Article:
DIRECT MEASUREMENTS (LINEAR MEASUREMENT METHOD) | SURVEYING

DIRECT MEASUREMENTS


The various methods of measuring the distances directly are as follows:

1. Pacing

2. Measurement with passometer

3. Measurement with pedometer

4. Measurement by odometer and speedometer

5. Chaining

1) Pacing :

Measurements of distances by pacing is chiefly confined to the preliminary
surveys and explorations where a surveyor is called upon to make a rough survey as quickly as possible. 

It may also be used to roughly check the distances measured by other means. 

The method consists in counting the number of paces between the two points of a line. 

The length of the line can then be computed by knowing the average length of the pace. 

The length of the pace varies with the individual, and also with the nature of the ground, the slope of the country and the speed of pacing. 

A length of pace more nearly that of one's natural step is preferable. 

The length of one's natural step may be determined by walking on fairly level ground over various lines of known lengths. 

One can soon learn to pace distances along level, unobstructed ground with a degree of accuracy equivalent approximately to 1 in 100. 

However, pacing over rough ground or on slopes may be difficult.

2) Passometer :

Passometer is an instrument shaped like a watch and is carried in pocket or attached to one leg. 

The mechanism of the instrument is operated by motion of the body and it automatically registers the number of paces, thus avoiding the monotony and strain of counting the paces, by the surveyor. 

The number of paces registered by the passometer can then be multiplied by the average length of the pace to get the distance.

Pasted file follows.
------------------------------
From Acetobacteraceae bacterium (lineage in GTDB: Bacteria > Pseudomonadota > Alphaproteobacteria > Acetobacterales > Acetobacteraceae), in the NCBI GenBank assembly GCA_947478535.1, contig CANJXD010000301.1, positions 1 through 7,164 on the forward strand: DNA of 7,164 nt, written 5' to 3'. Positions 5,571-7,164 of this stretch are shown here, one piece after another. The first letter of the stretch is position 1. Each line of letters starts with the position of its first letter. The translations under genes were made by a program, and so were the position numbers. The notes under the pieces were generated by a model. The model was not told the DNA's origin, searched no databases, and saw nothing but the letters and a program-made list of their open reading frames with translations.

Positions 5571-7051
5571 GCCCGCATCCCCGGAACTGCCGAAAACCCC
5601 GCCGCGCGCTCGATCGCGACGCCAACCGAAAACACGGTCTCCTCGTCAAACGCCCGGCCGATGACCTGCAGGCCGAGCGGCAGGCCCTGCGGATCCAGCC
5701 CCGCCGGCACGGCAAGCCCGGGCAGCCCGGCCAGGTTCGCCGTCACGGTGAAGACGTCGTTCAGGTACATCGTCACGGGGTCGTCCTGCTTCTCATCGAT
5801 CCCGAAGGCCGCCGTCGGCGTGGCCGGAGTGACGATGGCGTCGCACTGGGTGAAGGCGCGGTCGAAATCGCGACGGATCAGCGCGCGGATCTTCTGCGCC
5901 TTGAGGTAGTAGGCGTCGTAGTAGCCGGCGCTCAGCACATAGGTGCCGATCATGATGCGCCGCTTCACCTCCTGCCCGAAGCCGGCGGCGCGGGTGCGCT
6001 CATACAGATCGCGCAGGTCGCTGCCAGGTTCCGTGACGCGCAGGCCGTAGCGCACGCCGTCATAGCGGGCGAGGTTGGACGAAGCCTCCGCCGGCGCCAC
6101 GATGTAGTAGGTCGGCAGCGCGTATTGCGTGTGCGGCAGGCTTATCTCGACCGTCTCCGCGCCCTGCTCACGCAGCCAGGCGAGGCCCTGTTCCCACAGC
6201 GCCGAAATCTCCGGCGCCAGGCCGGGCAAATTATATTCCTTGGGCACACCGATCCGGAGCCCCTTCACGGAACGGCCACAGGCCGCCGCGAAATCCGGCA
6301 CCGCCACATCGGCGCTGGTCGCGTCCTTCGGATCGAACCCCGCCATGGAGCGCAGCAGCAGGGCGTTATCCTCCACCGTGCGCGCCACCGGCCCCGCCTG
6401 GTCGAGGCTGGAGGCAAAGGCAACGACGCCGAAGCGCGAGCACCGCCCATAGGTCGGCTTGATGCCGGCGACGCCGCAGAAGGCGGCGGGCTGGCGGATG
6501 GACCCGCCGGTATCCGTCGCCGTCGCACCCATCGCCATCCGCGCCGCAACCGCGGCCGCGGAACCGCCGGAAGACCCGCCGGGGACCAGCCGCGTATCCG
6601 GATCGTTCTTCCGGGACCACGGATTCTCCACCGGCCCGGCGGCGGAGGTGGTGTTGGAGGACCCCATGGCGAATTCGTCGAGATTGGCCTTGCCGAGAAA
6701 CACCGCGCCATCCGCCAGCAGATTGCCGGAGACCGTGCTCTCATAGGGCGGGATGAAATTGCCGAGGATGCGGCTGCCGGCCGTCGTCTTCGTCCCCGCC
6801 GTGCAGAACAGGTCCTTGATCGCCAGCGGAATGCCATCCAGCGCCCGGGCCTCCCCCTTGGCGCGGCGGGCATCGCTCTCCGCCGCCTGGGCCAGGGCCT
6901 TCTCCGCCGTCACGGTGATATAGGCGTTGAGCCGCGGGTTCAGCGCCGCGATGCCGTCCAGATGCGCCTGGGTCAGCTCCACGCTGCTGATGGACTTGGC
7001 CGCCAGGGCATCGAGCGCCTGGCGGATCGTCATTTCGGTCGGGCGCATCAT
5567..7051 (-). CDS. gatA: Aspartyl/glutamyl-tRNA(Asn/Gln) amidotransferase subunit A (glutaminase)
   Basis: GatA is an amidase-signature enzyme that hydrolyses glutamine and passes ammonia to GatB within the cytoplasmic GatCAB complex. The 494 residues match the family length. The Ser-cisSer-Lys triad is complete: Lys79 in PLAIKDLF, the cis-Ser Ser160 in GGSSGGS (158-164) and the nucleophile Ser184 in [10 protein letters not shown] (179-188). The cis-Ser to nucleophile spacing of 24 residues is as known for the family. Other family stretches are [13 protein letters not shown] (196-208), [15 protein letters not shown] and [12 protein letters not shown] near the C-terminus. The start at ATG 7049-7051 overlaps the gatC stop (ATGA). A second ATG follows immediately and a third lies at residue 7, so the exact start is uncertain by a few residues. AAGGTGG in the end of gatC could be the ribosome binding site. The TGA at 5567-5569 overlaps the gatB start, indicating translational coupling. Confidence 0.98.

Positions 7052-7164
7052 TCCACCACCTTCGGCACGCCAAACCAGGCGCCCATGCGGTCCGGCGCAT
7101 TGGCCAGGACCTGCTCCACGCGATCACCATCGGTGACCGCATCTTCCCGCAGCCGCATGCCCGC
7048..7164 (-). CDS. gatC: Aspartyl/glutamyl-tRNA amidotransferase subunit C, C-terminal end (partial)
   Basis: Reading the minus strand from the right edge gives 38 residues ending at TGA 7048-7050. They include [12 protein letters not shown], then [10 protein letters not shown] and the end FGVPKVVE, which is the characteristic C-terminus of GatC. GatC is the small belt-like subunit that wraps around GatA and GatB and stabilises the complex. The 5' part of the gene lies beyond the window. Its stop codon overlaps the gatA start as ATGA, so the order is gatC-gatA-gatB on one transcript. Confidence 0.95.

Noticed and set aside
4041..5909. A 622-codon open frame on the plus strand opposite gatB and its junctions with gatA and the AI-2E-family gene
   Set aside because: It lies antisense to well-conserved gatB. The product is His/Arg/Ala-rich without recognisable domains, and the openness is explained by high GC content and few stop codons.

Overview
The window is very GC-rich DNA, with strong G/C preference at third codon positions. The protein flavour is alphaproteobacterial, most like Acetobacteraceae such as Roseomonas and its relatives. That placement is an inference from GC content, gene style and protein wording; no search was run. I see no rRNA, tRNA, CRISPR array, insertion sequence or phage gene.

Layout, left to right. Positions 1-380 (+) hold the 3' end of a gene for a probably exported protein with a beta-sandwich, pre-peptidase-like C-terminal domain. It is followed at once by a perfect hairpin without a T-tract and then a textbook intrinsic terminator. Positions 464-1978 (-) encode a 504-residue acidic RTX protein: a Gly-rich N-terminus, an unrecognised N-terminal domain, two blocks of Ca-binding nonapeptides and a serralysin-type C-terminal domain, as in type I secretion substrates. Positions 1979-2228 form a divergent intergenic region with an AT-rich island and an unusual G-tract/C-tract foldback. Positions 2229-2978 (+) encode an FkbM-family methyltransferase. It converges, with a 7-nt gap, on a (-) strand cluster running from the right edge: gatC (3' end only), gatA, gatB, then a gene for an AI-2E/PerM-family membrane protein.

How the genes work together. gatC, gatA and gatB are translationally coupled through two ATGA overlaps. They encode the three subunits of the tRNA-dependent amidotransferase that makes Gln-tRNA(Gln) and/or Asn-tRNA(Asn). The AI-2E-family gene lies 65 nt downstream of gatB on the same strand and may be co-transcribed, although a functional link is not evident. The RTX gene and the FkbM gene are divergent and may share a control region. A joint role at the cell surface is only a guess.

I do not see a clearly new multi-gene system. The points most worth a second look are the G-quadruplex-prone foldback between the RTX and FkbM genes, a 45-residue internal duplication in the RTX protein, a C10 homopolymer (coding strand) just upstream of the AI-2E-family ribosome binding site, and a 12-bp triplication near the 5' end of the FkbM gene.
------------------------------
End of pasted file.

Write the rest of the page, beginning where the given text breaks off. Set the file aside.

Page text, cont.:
3) Pedometer :

Pedometer is a device similar to the passometer except that, adjusted to the length of the pace of the person carrying it, it registers the total distance covered by any number of paces. 

4) Odometer and Speedometer :

The odometer is an instrument for registering the number of revolutions of a wheel. 

The well-known speedometer works on this principle. 

The odometer is fitted to a wheel which is rolled along the line whose length is required. 

The number of revolutions registered by the odometer can then be multiplied by the circumference of the wheel to get the distance. 

Since the instrument registers the length of the surface actually passed over, its readings obtained on undulating ground are inaccurate. 

If the route is smooth, the speedometer of an automobile can be used to measure the distance approximately.

5) Chaining :

Chaining is a term which is used to denote measuring distance either with the help of a chain or a tape and is the most accurate method of making direct measurements. 

For work of ordinary precision, a chain can be used, but for higher precision survey can a tape or special bar can be used. 

The distances determined by chaining form the basis of all surveying. 

No matter how accurately angles may be measured, the be no more precise than the chaining.

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